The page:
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Mood stabilising drugs such as lithium (LiCl) and valproic acid (VPA) are the first line agents for treating conditions such as Bipolar disorder and Epilepsy. However, these drugs have potential developmental effects that are not fully understood. This study explores the use of a simple human neurosphere-based in vitro model to characterise the pharmacological and toxicological effects of LiCl and VPA using gene expression changes linked to phenotypic alterations in cells. Treatment with VPA and LiCl resulted in the differential expression of 331 and 164 genes respectively. In the subset of VPA targeted genes, 114 were downregulated whilst 217 genes were upregulated. In the subset of LiCl targeted genes, 73 were downregulated and 91 were upregulated. Gene ontology (GO) term enrichment analysis was used to highlight the most relevant GO terms associated with a given gene list following toxin exposure. In addition, in order to phenotypically anchor the gene expression data, changes in the heterogeneity of cell subtype populations and cell cycle phase were monitored using flow cytometry. Whilst LiCl exposure did not significantly alter the proportion of cells expressing markers for stem cells/undifferentiated cells (Oct4, SSEA4), neurons (Neurofilament M), astrocytes (GFAP) or cell cycle phase, the drug caused a 1.4-fold increase in total cell number. In contrast, exposure to VPA resulted in significant upregulation of Oct4, SSEA, Neurofilament M and GFAP with significant decreases in both G2/M phase cells and cell number. This neurosphere model might provide the basis of a human-based cellular approach for the regulatory exploration of developmental impact of potential toxic chemicals.
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A phase II study of adoptive immunotherapy using dendritic cells pulsed with tumor lysate in patients with hepatocellular carcinoma.
Hepatology
PUBLISHED: 01-31-2009
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This is a phase II clinical trial investigating the safety and efficacy of intravenous vaccination with mature autologous dendritic cells (DCs) pulsed ex vivo with a liver tumor cell line lysate (HepG2) in patients with advanced hepatocellular carcinoma (HCC). HCC is an attractive target for immunotherapy as evidenced by an active recruitment of tumor-infiltrating lymphocytes that are capable of lysing autologous tumor cells in ex vivo studies. DCs are the most potent antigen-presenting cells, with the capacity to take up, process, and present tumor antigens to T cells and stimulate an immune response, thus providing a rational platform for vaccine development. Thirty-five patients with advanced HCC and not suitable for radical or loco-regional therapies received a maximum of six DC vaccinations each at 3-week intervals. In total, 134 DC infusions were administered with no significant toxicity and no evidence of autoimmunity. Twenty-five patients who received at least three vaccine infusions were assessed clinically for response. The radiologically determined disease control rate (combined partial response and stable disease >or=3 months) was 28%. In 17 patients the baseline serum alpha-fetoprotein (AFP) was >or= 1,000 ng/mL; in four of these patients, it fell to <30% of baseline following vaccination. In one patient there was a radiological partial response associated with a fall in AFP to <10% of baseline. Immune responses were assessed using an ELIspot assay of interferon-gamma (IFN-gamma) release. In several cases there was induction of T cell responses to the vaccine and/or AFP following vaccination.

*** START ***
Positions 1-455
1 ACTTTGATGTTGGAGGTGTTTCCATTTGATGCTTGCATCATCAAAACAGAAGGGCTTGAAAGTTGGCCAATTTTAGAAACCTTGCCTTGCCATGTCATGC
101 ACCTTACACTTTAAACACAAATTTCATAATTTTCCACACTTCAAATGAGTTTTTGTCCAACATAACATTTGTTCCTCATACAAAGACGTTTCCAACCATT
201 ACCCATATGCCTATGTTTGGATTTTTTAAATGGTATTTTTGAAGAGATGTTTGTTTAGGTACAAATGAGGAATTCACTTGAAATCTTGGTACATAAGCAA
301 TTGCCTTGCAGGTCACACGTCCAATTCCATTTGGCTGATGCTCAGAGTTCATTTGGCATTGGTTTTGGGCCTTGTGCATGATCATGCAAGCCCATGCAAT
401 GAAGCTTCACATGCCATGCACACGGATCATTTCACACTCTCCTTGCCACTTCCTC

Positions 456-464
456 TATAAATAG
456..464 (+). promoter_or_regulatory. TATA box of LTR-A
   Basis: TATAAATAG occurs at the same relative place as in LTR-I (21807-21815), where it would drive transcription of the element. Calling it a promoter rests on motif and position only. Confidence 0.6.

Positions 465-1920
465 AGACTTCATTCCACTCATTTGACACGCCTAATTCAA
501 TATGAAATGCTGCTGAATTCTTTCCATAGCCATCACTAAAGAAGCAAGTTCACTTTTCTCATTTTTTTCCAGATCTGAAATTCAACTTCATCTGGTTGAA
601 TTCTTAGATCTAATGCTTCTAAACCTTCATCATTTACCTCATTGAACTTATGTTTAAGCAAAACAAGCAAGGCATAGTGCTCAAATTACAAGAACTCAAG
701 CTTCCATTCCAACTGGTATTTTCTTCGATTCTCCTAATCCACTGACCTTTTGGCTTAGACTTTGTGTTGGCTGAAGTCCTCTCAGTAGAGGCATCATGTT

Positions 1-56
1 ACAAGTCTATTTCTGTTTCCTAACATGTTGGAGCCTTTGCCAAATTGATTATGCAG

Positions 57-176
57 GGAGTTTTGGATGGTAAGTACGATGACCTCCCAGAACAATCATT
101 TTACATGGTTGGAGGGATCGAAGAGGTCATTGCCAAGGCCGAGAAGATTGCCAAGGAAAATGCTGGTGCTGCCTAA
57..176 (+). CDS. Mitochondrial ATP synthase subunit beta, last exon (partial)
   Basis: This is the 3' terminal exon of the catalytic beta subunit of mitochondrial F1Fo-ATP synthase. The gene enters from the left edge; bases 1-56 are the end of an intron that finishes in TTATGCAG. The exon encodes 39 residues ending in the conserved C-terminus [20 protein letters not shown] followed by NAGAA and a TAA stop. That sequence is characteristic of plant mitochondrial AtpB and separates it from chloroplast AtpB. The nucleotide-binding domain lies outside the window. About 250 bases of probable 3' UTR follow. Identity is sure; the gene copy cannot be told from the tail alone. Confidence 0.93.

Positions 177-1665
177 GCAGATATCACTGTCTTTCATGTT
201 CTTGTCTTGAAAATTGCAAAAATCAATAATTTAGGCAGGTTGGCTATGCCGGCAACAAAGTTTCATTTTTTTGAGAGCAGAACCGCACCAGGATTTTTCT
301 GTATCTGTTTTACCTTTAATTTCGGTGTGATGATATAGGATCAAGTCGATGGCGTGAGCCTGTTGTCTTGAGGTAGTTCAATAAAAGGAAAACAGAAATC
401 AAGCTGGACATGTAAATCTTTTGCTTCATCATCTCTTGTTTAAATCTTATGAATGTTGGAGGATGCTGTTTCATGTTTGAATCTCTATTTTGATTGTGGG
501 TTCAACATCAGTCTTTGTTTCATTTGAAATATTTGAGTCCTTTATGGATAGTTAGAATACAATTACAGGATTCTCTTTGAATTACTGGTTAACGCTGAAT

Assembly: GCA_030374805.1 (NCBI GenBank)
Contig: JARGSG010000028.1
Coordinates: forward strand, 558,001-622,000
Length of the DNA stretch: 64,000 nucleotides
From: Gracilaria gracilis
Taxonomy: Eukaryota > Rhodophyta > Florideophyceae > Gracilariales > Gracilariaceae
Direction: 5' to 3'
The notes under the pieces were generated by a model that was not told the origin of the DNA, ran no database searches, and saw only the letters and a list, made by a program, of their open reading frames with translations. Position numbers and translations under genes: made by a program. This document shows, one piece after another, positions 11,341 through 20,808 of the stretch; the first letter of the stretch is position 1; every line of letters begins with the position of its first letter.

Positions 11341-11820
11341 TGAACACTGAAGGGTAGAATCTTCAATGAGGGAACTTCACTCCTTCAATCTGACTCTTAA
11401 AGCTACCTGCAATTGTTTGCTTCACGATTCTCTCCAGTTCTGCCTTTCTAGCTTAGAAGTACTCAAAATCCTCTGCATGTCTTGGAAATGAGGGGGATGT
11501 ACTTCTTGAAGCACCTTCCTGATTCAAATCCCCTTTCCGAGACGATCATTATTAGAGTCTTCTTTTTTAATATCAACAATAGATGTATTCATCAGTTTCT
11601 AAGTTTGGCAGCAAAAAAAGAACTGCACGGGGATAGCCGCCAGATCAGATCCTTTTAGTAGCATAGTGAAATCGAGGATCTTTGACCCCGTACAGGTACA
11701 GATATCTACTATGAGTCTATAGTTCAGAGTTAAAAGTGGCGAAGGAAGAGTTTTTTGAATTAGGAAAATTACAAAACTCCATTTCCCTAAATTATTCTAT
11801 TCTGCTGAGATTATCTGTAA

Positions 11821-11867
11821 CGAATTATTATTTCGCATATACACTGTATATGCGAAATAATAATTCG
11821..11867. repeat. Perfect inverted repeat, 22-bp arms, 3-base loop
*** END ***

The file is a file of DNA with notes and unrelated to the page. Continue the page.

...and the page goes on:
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Evaluation of differentiated human bronchial epithelial cell culture systems for asthma research.
J Allergy (Cairo)
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The aim of the current study was to evaluate primary (human bronchial epithelial cells, HBEC) and non-primary (Calu-3, BEAS-2B, BEAS-2B R1) bronchial epithelial cell culture systems as air-liquid interface- (ALI-) differentiated models for asthma research. Ability to differentiate into goblet (MUC5AC+) and ciliated (?-Tubulin IV+) cells was evaluated by confocal imaging and qPCR. Expression of tight junction/adhesion proteins (ZO-1, E-Cadherin) and development of transepithelial electrical resistance (TEER) were assessed. Primary cells showed localised MUC5AC, ?-Tubulin IV, ZO-1, and E-Cadherin and developed TEER with, however, a large degree of inter- and intradonor variation. Calu-3 cells developed a more reproducible TEER and a phenotype similar to primary cells although with diffuse ?-Tubulin IV staining. BEAS-2B cells did not differentiate or develop tight junctions. These data highlight the challenges in working with primary cell models and the need for careful characterisation and selection of systems to answer specific research questions.
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What is Visualize?

JoVE Visualize is a tool created to match the last 5 years of PubMed publications to methods in JoVE's video library.

How does it work?

We use abstracts found on PubMed and match them to JoVE videos to create a list of 10 to 30 related methods videos.

Video X seems to be unrelated to Abstract Y...

In developing our video relationships, we compare around 5 million PubMed articles to our library of over 4,500 methods videos. In some cases the language used in the PubMed abstracts makes matching that content to a JoVE video difficult. In other cases, there happens not to be any content in our video library that is relevant to the topic of a given abstract. In these cases, our algorithms are trying their best to display videos with relevant content, which can sometimes result in matched videos with only a slight relation.